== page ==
Seapost -> Ocean Letters

Ocean Letters

By Roger Hosking

OZEAN BRIEF with Deutsche Seapost cancel
Posted in 1929 from on board a German vessel receiving a Deutsche Seapost cancel.

What is an Ocean Letter? Well, it is not the same as a ship letter, or a paquebot letter, or a seapost letter. Rather, think "telegram", since the system originated in the discovery of radio as a means of communication at the end of the 19th. Century. At the time, sea voyages were often long and lonely, and radio soon became a vital part of the maritime industry, pioneered by such wizards as Marconi (in UK) and Slaby (in Germany).

Registered OCEAN LETTER
Posted registered in 1920 in Southampton at the Docks Office.

The Ocean Letter was a service designed to shorten considerably the time taken for ship passengers to communicate with friends and families back home. In order to achieve this the passenger would write his message and hand it in to the radio officer of the ship, who would then transmit it by short-range radio to a second ship going in the opposite direction. The receiving ship would then transcribe the message on to a special form, put it in a special type of envelope, and mail it to destination on reaching landfall.

Example of an Ocean Letter message form
CRM message form type M16 - used on the S.S. PERGO.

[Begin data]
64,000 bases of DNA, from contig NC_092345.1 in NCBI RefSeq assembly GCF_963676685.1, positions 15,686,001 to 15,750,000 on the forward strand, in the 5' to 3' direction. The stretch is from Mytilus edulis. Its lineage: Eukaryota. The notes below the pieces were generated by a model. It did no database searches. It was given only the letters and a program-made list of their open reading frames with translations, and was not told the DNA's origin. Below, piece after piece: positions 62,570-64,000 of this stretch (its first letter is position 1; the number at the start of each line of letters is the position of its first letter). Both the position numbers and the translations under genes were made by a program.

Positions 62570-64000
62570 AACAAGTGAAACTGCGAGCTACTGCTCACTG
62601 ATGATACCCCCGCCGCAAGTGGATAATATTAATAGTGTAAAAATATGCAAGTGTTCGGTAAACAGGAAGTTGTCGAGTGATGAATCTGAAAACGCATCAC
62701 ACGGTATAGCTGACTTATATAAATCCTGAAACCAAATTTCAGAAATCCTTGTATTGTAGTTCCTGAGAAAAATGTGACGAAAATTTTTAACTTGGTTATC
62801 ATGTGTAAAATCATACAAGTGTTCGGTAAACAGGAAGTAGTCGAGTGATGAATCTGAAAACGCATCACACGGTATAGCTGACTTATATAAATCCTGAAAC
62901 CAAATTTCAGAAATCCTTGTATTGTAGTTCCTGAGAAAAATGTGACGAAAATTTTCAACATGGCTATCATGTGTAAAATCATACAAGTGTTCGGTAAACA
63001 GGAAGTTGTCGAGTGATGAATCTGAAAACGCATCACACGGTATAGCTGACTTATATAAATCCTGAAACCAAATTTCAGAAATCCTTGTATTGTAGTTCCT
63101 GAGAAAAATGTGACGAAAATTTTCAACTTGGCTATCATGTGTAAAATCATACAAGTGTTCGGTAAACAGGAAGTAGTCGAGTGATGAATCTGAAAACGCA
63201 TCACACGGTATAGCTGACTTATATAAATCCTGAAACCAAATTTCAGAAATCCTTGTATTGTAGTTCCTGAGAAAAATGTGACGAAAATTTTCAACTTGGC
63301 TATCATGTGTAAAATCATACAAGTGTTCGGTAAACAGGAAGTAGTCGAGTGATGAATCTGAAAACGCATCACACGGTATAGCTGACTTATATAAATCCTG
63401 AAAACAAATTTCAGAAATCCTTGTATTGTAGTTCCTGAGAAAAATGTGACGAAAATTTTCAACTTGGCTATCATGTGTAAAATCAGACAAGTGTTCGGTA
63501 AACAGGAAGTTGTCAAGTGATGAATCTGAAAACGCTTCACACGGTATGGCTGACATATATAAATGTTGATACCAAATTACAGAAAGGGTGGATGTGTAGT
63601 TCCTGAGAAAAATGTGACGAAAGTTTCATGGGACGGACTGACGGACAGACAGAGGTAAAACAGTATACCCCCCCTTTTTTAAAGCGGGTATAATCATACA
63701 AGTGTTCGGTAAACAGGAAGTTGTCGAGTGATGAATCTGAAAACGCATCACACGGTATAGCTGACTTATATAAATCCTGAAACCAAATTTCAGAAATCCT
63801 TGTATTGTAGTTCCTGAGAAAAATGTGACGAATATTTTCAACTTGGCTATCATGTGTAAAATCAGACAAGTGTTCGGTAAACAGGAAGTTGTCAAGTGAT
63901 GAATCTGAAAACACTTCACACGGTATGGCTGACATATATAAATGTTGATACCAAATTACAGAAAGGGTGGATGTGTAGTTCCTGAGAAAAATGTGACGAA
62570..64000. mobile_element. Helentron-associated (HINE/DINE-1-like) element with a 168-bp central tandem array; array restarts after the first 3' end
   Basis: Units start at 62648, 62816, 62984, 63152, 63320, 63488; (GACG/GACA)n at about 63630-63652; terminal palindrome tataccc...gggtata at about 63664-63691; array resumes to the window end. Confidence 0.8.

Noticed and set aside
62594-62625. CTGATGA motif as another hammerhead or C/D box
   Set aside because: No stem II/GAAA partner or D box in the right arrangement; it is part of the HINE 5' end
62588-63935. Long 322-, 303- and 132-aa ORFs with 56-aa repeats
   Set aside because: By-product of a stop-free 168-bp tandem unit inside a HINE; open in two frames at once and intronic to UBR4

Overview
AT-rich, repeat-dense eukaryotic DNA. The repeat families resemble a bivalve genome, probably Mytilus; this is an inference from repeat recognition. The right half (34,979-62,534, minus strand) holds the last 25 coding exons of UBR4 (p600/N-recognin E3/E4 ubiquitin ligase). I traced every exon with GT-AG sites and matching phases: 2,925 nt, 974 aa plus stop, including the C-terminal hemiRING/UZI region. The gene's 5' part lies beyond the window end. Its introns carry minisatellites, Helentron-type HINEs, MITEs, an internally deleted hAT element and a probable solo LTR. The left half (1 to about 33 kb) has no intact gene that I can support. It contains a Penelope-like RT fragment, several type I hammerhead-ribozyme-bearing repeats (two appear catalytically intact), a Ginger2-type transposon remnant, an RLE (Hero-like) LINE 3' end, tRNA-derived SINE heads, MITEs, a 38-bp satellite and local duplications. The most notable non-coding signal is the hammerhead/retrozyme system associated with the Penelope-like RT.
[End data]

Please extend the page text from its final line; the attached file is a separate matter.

The system was first operated on board German ships in 1911, and British ships a year later, and examples of ocean letters of these two nationalities are the most often seen. Types from French, Dutch, Italian, Scandinavian, and US shipping are also known but they are scarce.

Peak usage of the system was reached in the 1920s, but declined after the introduction of ship letter telegrams in the early 1930s. It did, however, survive the end of WW2, and a few examples are known from the late 1940s.

Example of a Registered Ocean Letter
Registered Ocean Letter dated November 24th 1925 with a superb SHIPPING POSTMASTER - CAPETOWN postmark added.
 

Bibliography:

The full story of this fascinating, eclectic, and short-lived service can be found in the following:
"An Introduction to Ocean Letters", Roger Hosking, TPO & Seapost Society, 2002
"Ocean Letters - A Sequel", Roger Hosking, TPO & Seapost Society, 2006


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